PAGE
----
Were you ever driving along Hwy 51 towards Arlington, Interstate 39 towards Hancock, up in Door County on Hwy 42 or right here in Madison on Mineral Point Road and saw the sign at the road that says, “College of Agricultural and Life Sciences, Agricultural Research Station,” and wondered exactly what that was? Well, it’s not just a bunch of corn plots (not that I have anything against corn!), but each station has an area of focus that can be vegetables, flowers- native and non-native, fruits, forage crops, field crops, forestry, turfgrass or all of the above!
When I was in first grade, I lived two
houses down from the Rowe family. They had 2 boys about my age and their father worked at the Peninsular Research Station in Door County, so each year they would move up there for the summer. At the time, I didn’t know what a research station was, nor did I care. I was six! But once I became a teenager and we would travel into Door County each summer, I always had to take a long look when we went by that Station, just to see what was happening. Working there, even as an intern, was pretty appealing to me.
Well, I never got the opportunity to work there, as my life went in a different direction. But I have always had a place in my heart for the dedicated, hardworking staff that run these research facilities. I’m fortunate in that I got to work with the former Assistant Superintendent of the West Madison Ag Research facility, Judy Reith Rozelle, on a couple
of projects they were doing at the Station several years ago. We crossed paths when I worked at a former employer and I was able to donate native plants for the Station’s rain garden and native plant garden. Judy is now “retired”, but she did so much to make the Research Station what it is today. Now she is recognized as an expert in cold-hardy wine grapes.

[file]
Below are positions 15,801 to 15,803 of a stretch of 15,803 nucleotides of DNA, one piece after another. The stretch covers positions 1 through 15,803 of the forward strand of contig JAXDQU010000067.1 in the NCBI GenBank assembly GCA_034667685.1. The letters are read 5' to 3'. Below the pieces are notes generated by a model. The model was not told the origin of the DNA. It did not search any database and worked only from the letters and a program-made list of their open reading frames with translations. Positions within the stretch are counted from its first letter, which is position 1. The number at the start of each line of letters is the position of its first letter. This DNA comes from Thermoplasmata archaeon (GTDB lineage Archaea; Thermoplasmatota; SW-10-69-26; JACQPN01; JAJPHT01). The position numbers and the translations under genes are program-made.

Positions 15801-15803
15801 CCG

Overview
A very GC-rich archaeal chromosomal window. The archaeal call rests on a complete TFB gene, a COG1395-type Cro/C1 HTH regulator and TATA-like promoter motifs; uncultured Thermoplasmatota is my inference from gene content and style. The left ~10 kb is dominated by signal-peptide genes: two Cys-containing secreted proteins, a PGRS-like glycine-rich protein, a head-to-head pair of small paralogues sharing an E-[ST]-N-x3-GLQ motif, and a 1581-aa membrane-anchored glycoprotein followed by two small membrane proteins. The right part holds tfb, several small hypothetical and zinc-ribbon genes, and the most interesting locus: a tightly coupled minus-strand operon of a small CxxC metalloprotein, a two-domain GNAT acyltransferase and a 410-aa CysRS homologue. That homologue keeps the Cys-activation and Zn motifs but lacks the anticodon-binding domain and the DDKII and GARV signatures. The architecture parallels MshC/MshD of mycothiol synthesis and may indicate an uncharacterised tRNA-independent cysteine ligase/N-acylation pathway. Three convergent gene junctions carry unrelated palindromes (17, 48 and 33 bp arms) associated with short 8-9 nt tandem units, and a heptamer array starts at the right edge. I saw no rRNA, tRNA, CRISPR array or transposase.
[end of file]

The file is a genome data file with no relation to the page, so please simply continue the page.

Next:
West Madison Research Station, August 2, 2018, Commercial Flower Growers of WI


It’s been probably ten years since I have been to the West Madison Station, but last Thursday, the Commercial Flower Growers of Wisconsin held their annual field day out there. This year our organization trialed 344 different varieties of Petunias. If you like Petunias, you have to make the trip to see these! It’s something to see every variety laid
out next to each other, so you can see performance not only on its own, but against all the other varieties.
There’s more than Petunias though. There are many different annuals- Salvia, Celosia, Coleus, Gomphrena and more. Dozens of varieties of daylilies and many other perennials. Vegetables of all sorts. Lots of Hydrangea. Native plants. Ornamental grasses of every type. There are benches to sit on and just enjoy nature. There’s no pressure for you to hurry through and see everything. Things are not crammed into tight rows. It’s just a nice peaceful place to go and look at plants and if you’re a plant geek, you’ll love it! Oh yeah, did I mention they have corn? They do and lots of it…
~ Betty

Sign Up as an Artist for Art In The Garden

30% OFF
All Fruit Trees, Forsythias, Peonies, 
Magnolias, Redvein Enkianthus,
Harry Lauder’s Walking Stick
Limited quantities on hand. Call store for details.
Offer expires 08/16/2018. This is available at both locations.
Not valid on previous purchases.

Coop Poop® is a slow-release, organic certified fertilizer for your lawn, vegetables, annuals and perennials. Worried about the smell? Don’t be! Coop Poop® is aerobically composted chicken manure, which means the stink virtually has been manufactured out of the product.